Eagle vs. Shark
The principal creators of Eagle Vs. Shark are so alarmingly bereft of artistic vision that they are almost certainly unaware that their project is not a sweet love story about two childlike losers, but rather an elaborate tomb for dead-or-dying '00s hipsterisms. There's not a single original joke in the entire movie; it's just a nonstop buffet of clams derived from the likes of Todd Solondz movies, Vice magazine, and lame post-Curb Your Enthusiasm humiliation comedy. Essentially, the film comes across like Napoleon Dynamite if it were written and directed by Miranda July, and though that may sound promising to some readers, I assure you that it does not work, mainly because its misanthropic bully humor is at odds with its attempts at twee sentimentality.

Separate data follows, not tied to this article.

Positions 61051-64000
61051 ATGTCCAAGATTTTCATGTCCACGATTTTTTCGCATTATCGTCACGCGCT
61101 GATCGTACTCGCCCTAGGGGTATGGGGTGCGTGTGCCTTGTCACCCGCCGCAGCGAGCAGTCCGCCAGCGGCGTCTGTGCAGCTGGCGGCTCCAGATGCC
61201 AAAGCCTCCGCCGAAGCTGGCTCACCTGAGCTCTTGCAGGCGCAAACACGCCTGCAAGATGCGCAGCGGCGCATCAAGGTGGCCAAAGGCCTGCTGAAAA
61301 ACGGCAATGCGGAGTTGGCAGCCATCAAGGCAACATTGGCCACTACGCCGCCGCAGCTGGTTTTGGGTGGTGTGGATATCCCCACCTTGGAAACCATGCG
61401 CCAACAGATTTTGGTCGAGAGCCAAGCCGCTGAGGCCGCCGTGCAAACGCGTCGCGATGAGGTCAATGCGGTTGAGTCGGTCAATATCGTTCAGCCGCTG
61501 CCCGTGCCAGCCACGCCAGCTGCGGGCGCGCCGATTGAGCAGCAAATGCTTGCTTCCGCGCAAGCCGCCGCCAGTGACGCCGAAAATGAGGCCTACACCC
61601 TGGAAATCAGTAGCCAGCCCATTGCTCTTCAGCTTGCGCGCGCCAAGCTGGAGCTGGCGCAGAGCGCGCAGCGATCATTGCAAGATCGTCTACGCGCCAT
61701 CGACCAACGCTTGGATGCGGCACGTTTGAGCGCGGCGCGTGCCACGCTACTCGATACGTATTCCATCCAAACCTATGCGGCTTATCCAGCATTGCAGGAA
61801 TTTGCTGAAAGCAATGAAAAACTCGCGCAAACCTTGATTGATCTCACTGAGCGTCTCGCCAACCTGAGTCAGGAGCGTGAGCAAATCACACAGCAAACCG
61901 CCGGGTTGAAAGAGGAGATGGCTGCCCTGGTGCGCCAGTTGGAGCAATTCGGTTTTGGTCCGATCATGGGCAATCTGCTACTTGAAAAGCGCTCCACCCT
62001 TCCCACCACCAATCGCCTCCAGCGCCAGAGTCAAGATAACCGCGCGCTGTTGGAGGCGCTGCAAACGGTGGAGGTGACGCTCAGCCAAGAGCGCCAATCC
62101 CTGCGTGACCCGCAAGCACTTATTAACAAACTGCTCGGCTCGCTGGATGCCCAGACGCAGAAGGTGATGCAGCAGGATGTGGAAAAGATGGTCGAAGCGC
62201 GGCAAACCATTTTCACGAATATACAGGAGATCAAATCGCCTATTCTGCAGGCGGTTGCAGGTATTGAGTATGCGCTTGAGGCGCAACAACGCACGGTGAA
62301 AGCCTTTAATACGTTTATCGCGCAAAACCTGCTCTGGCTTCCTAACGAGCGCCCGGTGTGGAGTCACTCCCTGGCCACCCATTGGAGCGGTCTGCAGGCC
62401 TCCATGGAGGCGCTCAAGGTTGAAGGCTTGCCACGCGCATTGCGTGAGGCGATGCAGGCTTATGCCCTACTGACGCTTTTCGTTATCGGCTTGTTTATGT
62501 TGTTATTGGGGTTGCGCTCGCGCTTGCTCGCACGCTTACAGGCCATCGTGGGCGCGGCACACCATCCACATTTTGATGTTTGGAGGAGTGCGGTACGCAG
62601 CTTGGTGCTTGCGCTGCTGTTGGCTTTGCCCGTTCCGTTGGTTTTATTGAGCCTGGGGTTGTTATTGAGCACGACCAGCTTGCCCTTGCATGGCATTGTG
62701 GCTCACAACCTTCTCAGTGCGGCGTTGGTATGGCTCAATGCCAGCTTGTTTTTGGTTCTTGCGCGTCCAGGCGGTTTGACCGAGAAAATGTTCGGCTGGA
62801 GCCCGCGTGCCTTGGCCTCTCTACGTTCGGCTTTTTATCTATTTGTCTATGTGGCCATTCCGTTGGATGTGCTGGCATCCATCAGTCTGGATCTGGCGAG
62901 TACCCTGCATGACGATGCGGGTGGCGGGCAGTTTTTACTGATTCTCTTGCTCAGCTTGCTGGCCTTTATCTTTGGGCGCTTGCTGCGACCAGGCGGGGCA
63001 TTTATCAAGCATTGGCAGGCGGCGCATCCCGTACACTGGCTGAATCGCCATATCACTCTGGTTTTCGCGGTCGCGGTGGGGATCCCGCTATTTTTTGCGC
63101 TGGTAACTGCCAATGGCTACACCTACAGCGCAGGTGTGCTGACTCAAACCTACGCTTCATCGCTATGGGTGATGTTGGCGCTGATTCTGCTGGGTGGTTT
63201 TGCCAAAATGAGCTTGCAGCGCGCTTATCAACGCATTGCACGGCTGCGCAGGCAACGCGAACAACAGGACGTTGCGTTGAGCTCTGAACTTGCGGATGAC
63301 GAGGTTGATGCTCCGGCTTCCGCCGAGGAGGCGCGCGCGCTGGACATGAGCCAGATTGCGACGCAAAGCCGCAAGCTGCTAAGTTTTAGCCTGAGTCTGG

Aside from a marginally endearing female lead played by Loren Horsley, Eagle Vs. Shark forgoes characters in favor of filling out its cast with an assortment of "quirky" one-note weirdos and drab "dysfunctional family" ciphers. Its male lead, played by Jemaine Clement of the miserably unfunny and similarly unoriginal HBO series Flight of the Conchords, is especially aggravating. His character is relentlessly cruel, clueless, obnoxious, and pathetic -- he's basically a poor mash-up of Dwight Schrute and Napoleon Dynamite -- and yet the audience is encouraged to sympathize with Horsley's inexplicable attraction to him despite the fact that the film does not allow the character a single sympathetic moment. Eagle Vs. Shark convinces itself that it's about two unlikely people finding love in spite of their considerable flaws, but in reality, it's the story of a deeply insecure woman who is abused by the object of her affections and never has the self-respect to walk away from her attachment to a violent, insensitive manchild. The filmmakers attempt to make a point of the characters' inability to progress beyond their childhoods despite being in their late 20s, but instead, the picture plays more like a celebration of infantilization.